• Idiosyncratic Episode Naming: So far, every episode title begins with "Girl Meets...".
  • Idiot Ball: Cory was swinging one around over the chicken dinner in "Girl Meets The Truth".
  • Inadvertent Entrance Cue:
    • In "Girl Meets Sneak Attack"
    Riley: Teach me how to flirt.
    Maya: Not gonna do that. I don't even know how to flirt. Who our age knows how to flirt?
    Farkle: (showing up out of nowhere) He-llo ladies!
    • In "Girl Meets Home for the Holidays"
    Alan Matthews: Huh, wow - Look at all these kids. It wasn't that long ago that I had kids around the house.
    Josh Matthews: [Walking in through the Matthews' apartment door] Yeah, it was just this morning, wasn't it, Dad?
    • In "Girl Meets Yearbook":
    Topanga: (to "Morotia"/Riley): Is there anyone more ridiculous than you?
    Farkle: (as "Donnie Barnes", suddenly showing up out of nowhere) Knock knock.
  • Insult Backfire:
    • Maya's consistently failing attempts to mock Lucas's Texas background are rapidly approaching Running Gag status. For example, in "Girl Meets Boy", Maya tries to insult Lucas about his rural background, but he brushes it off with a touch of cowboy charm - and from Maya's reaction, he slightly annoys her Snark Knight leanings.
    Maya: "It kills me that I can't get to you."
    Lucas: (smiles; tips imaginary hat) "Sorry, ma'am."
    • There's also the dance in "Girl Meets Father", when Lucas wears a Western-styled outfit (complete with cowboy hat) and Maya comments on it:
    Maya: (looking up at Lucas as Farkle dips her on the dance floor) "The hat's just for me, isn't it? You actually put thought into our little game, don't you?"
    (Lucas takes off his hat, and draws a flower from within)
    Lucas: "I actually do."
    (Maya shudders as Lucas places the flower in her mouth)
    • A beautiful IB comes at the end of "Girl Meets Sneak Attack":
    Missy: "Grow up."
    Riley: "Not..." (smiles at her friends) "...yet."
    • Topanga's boss manages to pull this off when Auggie insults him at the end of "Girl Meets Popular":
    Auggie: "You're still mean."
    Mr. Miller "Don't try to cheer me up, kid."
    • Farkle isn't the least bit bothered by the art teacher's less-than-flattering comparison of him to Lucas in "Girl Meets Maya's Mother."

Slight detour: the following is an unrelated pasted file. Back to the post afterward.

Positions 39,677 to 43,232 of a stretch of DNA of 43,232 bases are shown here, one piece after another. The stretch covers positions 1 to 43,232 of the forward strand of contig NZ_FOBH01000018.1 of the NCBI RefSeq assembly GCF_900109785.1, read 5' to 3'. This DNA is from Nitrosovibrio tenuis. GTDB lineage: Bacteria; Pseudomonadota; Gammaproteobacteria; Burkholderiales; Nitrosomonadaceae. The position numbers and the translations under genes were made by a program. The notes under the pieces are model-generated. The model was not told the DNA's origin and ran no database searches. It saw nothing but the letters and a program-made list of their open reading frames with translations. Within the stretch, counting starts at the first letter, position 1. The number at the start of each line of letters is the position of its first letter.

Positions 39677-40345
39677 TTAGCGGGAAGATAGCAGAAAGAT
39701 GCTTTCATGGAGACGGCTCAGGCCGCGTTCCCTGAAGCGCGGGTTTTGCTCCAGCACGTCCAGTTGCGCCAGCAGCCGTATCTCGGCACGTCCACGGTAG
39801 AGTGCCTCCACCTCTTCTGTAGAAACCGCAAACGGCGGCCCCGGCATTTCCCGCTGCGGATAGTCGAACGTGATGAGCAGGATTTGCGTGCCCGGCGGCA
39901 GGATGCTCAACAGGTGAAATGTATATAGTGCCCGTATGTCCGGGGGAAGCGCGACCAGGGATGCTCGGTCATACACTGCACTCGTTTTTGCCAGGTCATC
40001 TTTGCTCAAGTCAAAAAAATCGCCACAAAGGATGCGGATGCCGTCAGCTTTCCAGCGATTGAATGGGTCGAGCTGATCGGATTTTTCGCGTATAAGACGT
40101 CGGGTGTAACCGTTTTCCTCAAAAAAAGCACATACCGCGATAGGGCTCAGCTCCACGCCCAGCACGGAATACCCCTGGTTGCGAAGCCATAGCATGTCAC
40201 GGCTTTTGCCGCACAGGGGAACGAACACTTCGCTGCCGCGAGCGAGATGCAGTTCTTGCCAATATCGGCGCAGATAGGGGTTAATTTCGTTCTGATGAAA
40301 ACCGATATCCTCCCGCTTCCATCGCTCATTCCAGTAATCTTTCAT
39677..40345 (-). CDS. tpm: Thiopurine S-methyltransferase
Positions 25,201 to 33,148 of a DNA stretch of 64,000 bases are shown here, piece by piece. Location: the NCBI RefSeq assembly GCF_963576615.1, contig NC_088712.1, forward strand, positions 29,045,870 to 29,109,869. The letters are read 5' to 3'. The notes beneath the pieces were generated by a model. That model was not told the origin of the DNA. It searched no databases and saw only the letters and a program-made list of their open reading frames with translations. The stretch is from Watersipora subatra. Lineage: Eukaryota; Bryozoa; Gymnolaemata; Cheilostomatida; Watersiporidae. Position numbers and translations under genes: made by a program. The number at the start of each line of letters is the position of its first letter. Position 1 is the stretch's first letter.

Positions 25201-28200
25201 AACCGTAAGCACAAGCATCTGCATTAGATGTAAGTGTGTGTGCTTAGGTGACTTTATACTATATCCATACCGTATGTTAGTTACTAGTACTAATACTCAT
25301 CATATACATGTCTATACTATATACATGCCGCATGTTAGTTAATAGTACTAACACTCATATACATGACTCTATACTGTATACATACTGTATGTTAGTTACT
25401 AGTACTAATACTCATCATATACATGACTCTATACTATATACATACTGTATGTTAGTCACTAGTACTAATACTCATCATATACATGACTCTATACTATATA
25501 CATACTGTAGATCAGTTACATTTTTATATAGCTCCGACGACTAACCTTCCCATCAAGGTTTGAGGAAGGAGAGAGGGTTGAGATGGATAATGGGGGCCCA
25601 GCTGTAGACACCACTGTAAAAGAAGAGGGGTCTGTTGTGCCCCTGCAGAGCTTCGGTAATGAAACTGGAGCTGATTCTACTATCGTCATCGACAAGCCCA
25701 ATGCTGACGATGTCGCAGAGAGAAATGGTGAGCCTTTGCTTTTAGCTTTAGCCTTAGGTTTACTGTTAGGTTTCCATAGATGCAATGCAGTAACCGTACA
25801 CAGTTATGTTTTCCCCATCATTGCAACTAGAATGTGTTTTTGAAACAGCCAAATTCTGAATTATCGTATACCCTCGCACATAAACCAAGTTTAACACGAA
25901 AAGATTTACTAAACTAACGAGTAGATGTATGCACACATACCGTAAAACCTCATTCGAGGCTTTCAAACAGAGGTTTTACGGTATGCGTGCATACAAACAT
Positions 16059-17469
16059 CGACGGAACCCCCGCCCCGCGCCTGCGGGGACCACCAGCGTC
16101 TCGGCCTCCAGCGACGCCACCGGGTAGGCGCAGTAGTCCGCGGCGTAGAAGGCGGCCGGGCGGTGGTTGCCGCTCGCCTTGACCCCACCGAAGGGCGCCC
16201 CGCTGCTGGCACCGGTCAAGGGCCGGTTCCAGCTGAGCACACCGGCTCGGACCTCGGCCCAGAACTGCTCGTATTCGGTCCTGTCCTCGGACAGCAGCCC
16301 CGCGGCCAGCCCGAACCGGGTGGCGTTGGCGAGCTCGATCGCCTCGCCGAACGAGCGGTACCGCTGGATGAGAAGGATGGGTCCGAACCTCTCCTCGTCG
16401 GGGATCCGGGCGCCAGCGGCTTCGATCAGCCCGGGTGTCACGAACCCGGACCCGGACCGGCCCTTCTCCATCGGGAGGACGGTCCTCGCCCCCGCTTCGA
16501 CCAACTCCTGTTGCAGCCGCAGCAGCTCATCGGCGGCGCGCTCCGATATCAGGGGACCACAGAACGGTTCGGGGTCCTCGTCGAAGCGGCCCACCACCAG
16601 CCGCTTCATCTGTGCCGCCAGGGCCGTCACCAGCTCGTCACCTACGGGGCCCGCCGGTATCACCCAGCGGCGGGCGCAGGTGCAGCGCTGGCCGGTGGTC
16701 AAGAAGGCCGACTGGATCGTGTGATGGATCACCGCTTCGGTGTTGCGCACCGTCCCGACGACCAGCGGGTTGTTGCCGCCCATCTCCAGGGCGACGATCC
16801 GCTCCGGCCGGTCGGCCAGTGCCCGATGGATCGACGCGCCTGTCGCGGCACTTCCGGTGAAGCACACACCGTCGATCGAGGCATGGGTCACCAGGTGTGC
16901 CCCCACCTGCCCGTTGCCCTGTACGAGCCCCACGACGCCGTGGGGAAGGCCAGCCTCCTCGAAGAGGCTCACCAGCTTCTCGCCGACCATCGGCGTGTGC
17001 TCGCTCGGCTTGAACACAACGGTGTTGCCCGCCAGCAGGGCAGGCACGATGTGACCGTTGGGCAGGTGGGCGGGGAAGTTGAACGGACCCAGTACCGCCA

Art teacher: "Well!" (chuckles) "Looky here. The male ...physique. "
    Farkle: "Why, thank you, art lady."
  • Intangible Time Travel: In Girl Meets Cory and Topanga, when Riley tells Maya her dad's stories, it creates this effect. Even if Riley heard these stories second hand, she and Maya relive Cory and Topanga's memories, clear as day.
  • In the Blood:
    • Riley seems to have inherited Cory's compassionate nature, and Topanga's fiery tendencies - but only when she feels that she has something to fight for.
    • "Girl Meets 1961" also shows that Riley looks remarkably like her maternal grandmother, and has the exact same outlook on life (in that she also believes there's good in everyone).
  • I'm a Man, I Can't Help It: Beautifully subverted by Lucas in "Girl Meets Sneak Attack", when he tells Missy that he can't go on a date with her - but thanks her for showing him her leg.
  • Ironic Echo: In spades.
  • Ironic Echo Cut: Shawn/Maya failing to see any commonalities in their respective relationships with Cory/Riley.
  • It Makes Sense in Context: Topanga's longing for 'California'.
  • Its Pronounced Tro Pay: Auggie's friend Dewey constantly wants to be called "Doy", and cries whenever someone disagrees.
  • Jail Bait Wait: Josh essentially agrees to this with Maya, promising that someday when she gets older they can give a relationship a chance.
  • Jerkass Ball: Farkle holds it in "Girl Meets Crazy Hat."
  • Karma Houdini: Riley's bully in "Girl Meets Rileytown". While Riley is able to drive off the bully by showing her entire class loves and accepts her for who she is, the bully is never caught nor punished by Cory or any of the other other teachers. To be fair, the episode would not have otherwise gotten it's message across.
  • Large Ham: After 15 years, it's seems Ben Savage hasn't missed a beat.
    • He also has some serious (albeit pint-sized) competition in that department from Farkle:
    Farkle:"The future - you can't escape it. (throws arms into the air) "I am Farkle!"
  • Lampshade Hanging:
    • A couple in "Girl Meets Game Night"
      • When Cory's objections to Lucas & Farkle joining the Matthews family for Game Night are compared to his lesson earlier in the day about the American Revolution, Cory protests that not everything he teaches should be taken & applied to life so literally. Lucas then points out it's literally always the case, lampshading the relevance Cory's lessons usually serve to the A-plots.
      • After Cory points out that he's going to be the kids' teacher next year too, Riley points out that doesn't make any sense. This is, of course, a joke about how in Boy Meets World, Mr. Feeny was the group's teacher for pretty much every year they were in school, including two years of college.
      • In "Girl Meets Rileytown" Cory spends most of his lessons advising Riley and her friends on their problems...then turns to all the other students and says he knows they have their own issues, but he's sure the math teacher helps them out.
    • Done so strongly in "Girl Meets the New World" that it borders on Breaking the Fourth Wall. As Riley is desperately trying to avoid discussing her kiss with Lucas from "Girl Meets First Date" she throws out every sitcom staple plot that might come along to distract from the conversation. When something comes up with Auggie, Maya waves it off: "We'll hear about it twice more." (It's the episode's B-plot.) They even start calling the scene transitions.